The museum (free, Mon-Sat 9-5 pm) is inside the exquisite Robert Wan pearl store. Wan is the ‘father’ of the Tahitian black pearl industry, and the museum is a great place to learn about how black pearls are produced. In the outer islands, there’s a very good chance you’ll be able to visit an actual pearl farm (for sure in Bora Bora, Huahine, Taha’a & the Tuamotus). In any case, the museum is free, and you can even have a look at some of the best pearls in French Polynesia up for sale. For tips on buying a black pearl, visit the ‘shopping’ section in the French Polynesia Travel Guide.
Grab some shade beneath a breadfruit tree, watch locals killing a few hours and have a look at the bust of the famous French navigator. The park, more like a tiny square, is not a must-see by any means.
French Polynesia Assembly Complex
The house of the French Polynesian parliament also doubles as a lovely botanical garden (known as the assembly garden), with native and imported plants lining the footpath along with a few impressive banyan trees. Signposted on your right as you enter, continue along the path until reaching the Queen’s Pond. This is the most peaceful spot I’ve found in Papeete, a great place for a picnic lunch when it’s hot outside (there’s even cold water available for free). The pond’s water is crystal clear, with giant goldfish swimming around. It is said that Queen Pomare used to come here every morning to bathe.
Commemorating the fallen Polynesian soldiers in battle, the war memorial is on the way from the assembly complex to the presidential palace.
The present structure was completed back in 2000. You can’t obviously enter the home of the President of French Polynesia, but if you ask nicely, the guards might let you take a few steps inside and photograph this beautiful colonial-style palace.
Papeete’s ‘main square’, hot during the day, unavoidable by night. The square occupies prime real estate along the waterfront and comes to life after 6 pm when the famous roulottes (food trucks) take center stage. Dining out here is not something you want to miss. See the food section for more.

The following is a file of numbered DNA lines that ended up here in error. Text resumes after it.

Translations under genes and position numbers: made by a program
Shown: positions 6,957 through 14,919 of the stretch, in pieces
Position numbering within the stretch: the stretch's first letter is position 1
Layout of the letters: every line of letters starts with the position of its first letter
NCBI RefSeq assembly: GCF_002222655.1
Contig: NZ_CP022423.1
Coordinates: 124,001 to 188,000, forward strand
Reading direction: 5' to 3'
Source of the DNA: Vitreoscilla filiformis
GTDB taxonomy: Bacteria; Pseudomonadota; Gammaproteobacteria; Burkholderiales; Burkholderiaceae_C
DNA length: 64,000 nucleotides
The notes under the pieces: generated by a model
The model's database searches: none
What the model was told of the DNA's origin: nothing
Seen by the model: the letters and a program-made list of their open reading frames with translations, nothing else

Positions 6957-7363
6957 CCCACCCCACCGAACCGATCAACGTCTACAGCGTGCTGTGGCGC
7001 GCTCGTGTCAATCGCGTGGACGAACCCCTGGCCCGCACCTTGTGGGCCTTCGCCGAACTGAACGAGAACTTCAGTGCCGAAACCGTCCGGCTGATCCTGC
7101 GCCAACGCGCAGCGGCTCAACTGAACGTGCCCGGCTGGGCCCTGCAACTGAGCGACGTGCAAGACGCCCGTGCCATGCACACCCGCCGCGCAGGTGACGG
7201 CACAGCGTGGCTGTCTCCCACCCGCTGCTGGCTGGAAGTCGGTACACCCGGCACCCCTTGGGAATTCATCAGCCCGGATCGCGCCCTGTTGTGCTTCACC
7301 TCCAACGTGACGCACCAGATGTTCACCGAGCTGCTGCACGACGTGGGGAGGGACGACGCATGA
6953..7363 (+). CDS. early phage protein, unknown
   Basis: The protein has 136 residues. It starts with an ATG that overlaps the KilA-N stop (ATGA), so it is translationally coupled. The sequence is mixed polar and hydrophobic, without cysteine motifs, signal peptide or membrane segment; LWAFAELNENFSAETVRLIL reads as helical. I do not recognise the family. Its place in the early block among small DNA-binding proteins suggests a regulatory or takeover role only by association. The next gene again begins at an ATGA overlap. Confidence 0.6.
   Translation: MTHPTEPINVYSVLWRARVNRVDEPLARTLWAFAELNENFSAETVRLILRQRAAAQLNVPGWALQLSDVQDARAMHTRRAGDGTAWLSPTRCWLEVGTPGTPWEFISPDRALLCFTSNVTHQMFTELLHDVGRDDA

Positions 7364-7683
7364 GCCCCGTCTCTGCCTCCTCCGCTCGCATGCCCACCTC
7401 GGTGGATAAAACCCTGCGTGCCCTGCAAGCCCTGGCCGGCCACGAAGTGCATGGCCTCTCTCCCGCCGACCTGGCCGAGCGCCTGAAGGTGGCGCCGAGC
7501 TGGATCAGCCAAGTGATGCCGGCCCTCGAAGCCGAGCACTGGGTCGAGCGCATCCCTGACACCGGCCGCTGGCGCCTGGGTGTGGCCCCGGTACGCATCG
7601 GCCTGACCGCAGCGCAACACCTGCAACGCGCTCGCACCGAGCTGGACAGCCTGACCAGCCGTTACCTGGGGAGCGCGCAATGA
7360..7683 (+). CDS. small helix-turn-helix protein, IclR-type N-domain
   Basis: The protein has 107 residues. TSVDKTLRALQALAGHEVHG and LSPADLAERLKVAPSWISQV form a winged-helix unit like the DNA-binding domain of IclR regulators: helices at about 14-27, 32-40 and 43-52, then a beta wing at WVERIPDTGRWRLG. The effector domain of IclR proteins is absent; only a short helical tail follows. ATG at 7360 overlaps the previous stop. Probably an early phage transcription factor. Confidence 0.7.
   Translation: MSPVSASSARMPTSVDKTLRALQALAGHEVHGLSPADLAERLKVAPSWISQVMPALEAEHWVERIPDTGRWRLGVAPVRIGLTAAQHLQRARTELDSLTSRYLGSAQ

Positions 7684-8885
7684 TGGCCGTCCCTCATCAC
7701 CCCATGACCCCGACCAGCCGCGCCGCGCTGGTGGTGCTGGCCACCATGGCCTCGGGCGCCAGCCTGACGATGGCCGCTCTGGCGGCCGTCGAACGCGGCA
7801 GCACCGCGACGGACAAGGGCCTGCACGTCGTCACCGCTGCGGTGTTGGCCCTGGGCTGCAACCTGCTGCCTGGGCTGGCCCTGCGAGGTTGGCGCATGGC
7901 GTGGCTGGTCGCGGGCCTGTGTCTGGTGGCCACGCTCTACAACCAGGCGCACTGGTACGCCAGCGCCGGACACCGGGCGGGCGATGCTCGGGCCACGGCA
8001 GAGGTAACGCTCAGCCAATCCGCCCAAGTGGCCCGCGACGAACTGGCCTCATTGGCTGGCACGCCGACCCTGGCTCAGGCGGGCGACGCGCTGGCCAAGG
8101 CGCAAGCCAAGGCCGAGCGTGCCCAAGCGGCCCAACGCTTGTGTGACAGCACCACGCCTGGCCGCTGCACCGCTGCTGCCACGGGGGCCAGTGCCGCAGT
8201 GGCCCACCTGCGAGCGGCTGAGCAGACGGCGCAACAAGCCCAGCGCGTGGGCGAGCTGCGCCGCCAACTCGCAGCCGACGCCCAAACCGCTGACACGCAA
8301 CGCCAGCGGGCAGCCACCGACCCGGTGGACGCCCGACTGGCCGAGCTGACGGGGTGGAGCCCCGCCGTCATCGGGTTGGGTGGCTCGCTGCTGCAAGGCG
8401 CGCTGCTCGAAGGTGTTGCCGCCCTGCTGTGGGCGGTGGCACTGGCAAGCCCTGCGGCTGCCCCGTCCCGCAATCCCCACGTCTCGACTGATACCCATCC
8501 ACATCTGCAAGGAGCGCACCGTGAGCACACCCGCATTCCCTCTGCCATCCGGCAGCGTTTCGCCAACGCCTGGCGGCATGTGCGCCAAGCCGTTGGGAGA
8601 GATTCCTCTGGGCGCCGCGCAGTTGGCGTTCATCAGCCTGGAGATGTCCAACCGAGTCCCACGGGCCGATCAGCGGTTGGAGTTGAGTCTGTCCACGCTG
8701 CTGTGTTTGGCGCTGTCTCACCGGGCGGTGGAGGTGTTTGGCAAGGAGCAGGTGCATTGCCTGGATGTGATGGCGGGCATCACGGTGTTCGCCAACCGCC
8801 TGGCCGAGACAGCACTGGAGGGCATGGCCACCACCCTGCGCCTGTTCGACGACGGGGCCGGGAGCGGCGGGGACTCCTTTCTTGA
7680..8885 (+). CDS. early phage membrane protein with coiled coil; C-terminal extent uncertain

A lovely boardwalk stretches from Place Vaiete all the way to the Paofai Gardens. Popular with joggers and locals, it’s a great little hike in the center of town. Admire the massive ships that dock just a few meters away or the lucky yachts that get to sail the warm waters of the South Pacific. The marina is also the meeting place for excursions heading out to the Tetiaroa Atoll (see ‘excursions in Tahiti’).
Any person of the Jewish fate will be amazed at the small Jewish community of Tahiti. If you’re around on a Friday night, head for Shabbat service and there’s a 100% chance you’ll be invited for a post-service dinner you’ll never forget!
Kanti Chinese Temple
The only Chinese temple in Tahiti stands in the district of Mamao in Papeete. Chinese workers began to arrive in Tahiti in 1865 to work in plantations in the district of Papara. The temple surprises visitors at first with its very oriental architecture, with its big red columns, its green facade, and its pagoda roof in red glazed tiles. The Chinese temple is frequented all year, but especially before Chinese New Year to thank Kanti for the favors of the past year, and during the period of the Chinese New Year to renew the protections and know the future for the new year. The present temple was inaugurated on May 30, 1987, to replace an old temple built on the same site and destroyed by fire on May 20, 1981.
Recommended Places To Eat In Papeete
There are lots of food options in Papeete, including a few high-end French and ethnic restaurants. Here are a few favorites and well-recommended spots.
Place Vaiete Roulottes: a must for any visitor to Tahiti, this is a place frequented by locals as well as tourists. Every day after 6 pm (including Sunday), the square fills up with the legendary roulottes (food trucks) and lights up with an atmosphere reserved only for the ‘big city’. In this food heaven, choose from Chinese, crepes, French dishes, and above all – traditional Tahitian food. Absolute musts include chow mein, sashimi, and the national dish – the poisson cru (Tahitian fish salad of raw tuna in coconut milk or sweet chili sauce). Portions are huge and always served with a side of baguette. Expect to pay 1200-2000F for a main dish + side (cash only). Note that roulottes are not allowed to sell alcohol, and you may not bring your own.